The case of the charitable deduction should send a message to progressives concerned about income inequality and interested in raising taxes on the rich. Under the current tax code, there are plenty of deductions and other tax breaks that one could go after well before ever raising the top marginal tax rate.

Alex Muresianu

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Alex Muresianu is an economics student at Tufts University, and he has written for The American Conservative, the Washington Examiner, and The Federalist. ...more →

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44 thoughts on “The Case Against the Charitable Deduction

  1. I’d much rather we go after deductions before raising the rate. I wouldn’t want to eliminate the charitable giving deduction entirely, but limiting it to citizens (not corporations) and capping it at a percent of gross income seem like smart things to do.

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      • I’m not necessarily opposed to both, but I’d rather attack deductions long before raising rates. Especially deductions that are most easily leveraged by the wealthy. The one thing I’ve learned as my wife and my salaries have climbed is that there is a large gap between when you lose access to the low end credits and deductions, and gain the ability to easily use the high end credits and deductions. Before my taxes go up any more, I’d rather we start eliminating the high end deductions and credits.

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      • Yeah. That’s a dynamic that I think would repeat here.

        If we’re going to remove the charitable deduction, I think we can’t do it in service to how much money it would raise for the government.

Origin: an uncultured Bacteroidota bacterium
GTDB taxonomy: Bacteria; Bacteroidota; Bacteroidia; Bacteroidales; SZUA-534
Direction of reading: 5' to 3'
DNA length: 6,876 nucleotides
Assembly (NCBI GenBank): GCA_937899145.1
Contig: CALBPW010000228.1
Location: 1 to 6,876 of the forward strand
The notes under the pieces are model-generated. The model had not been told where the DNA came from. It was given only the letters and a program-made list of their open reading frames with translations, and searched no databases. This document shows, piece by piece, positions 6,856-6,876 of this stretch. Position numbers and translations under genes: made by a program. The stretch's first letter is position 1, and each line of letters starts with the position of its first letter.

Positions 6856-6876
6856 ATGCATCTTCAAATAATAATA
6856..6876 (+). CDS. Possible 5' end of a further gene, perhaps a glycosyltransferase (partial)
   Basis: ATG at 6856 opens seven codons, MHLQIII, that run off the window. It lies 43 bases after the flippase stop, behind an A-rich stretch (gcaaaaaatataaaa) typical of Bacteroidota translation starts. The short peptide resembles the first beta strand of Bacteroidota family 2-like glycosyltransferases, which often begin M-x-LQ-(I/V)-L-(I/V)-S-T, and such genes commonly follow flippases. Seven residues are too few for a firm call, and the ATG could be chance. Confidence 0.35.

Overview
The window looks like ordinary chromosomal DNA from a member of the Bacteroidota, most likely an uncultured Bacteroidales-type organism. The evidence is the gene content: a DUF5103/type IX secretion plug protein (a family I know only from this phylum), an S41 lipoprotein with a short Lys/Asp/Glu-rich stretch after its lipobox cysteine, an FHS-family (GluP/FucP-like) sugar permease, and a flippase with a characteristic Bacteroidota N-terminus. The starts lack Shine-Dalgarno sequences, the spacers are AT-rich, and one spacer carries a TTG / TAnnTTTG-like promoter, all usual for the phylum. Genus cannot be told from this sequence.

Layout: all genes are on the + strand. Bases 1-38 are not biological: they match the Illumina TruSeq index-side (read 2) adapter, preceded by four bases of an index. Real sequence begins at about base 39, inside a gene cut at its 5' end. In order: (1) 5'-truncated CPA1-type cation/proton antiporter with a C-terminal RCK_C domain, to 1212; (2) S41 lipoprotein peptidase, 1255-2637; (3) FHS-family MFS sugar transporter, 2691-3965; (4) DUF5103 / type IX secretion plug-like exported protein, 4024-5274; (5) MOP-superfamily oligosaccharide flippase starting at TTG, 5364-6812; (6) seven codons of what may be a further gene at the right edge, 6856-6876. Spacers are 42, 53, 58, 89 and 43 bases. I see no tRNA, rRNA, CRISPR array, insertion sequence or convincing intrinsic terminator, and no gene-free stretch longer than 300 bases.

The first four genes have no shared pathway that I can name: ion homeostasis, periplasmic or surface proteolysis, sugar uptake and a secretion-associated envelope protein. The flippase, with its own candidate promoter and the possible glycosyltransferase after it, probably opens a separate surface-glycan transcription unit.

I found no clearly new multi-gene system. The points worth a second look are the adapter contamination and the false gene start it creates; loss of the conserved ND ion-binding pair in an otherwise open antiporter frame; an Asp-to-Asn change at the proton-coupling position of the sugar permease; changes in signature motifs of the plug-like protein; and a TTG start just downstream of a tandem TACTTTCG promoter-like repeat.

“We need to remove charitable deductions because the government needs to purchase more drones” strikes me as a decent jab.

        If we remove charitable deductions, I think it has to be done under cover of social engineering. “Too many charitable deductions are going to churches. We figure that by getting rid of this, it’ll hit the mega-churches hardest because people going to poor churches tend to take the standard deduction. So, in an effort to break up the mega-churches, we need to eliminate the charitable deduction.”

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            • I’m aware of it, yes indeed, just as I’m aware of the argument that Christian integralism should be the policy of the political right. Oddly liberals and leftists all get accused of being rabidly anti church because centrists and conservatives can find rabidly anti-church and pro-church-taxation voices on the internet but it’s crazy to think that Christian integralism is a widespread desire on the right and among conservatives even though I can find Christian integralists on the internet. It strikes me as somehow unfair.

              As to how liberals feel? I mean there’s an awful lot of us (including you!) so it’s hard to make a blanket statement on the matter but I haven’t personally seen much in the way of any concerted movement to remove churches tax exempt status or otherwise politically terrorize them. I’m pretty sure it’d show up on the news if they did. It’d certainly show up on the right wing sites yet Rod only ever seems to be able to depend on university professors or twitter twits to back up his assertions that it’s imminent.

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              • Well, we’re discussing getting rid of the charitable deduction.

                I don’t think it’ll raise anywhere near what the author of the post thinks it’ll raise which leaves us with “well, what do we want getting rid of the deduction to actually do, if raising money wouldn’t be the goal” questions.

                What would getting getting rid of the deduction actually do?
                Is that what our goal actually is?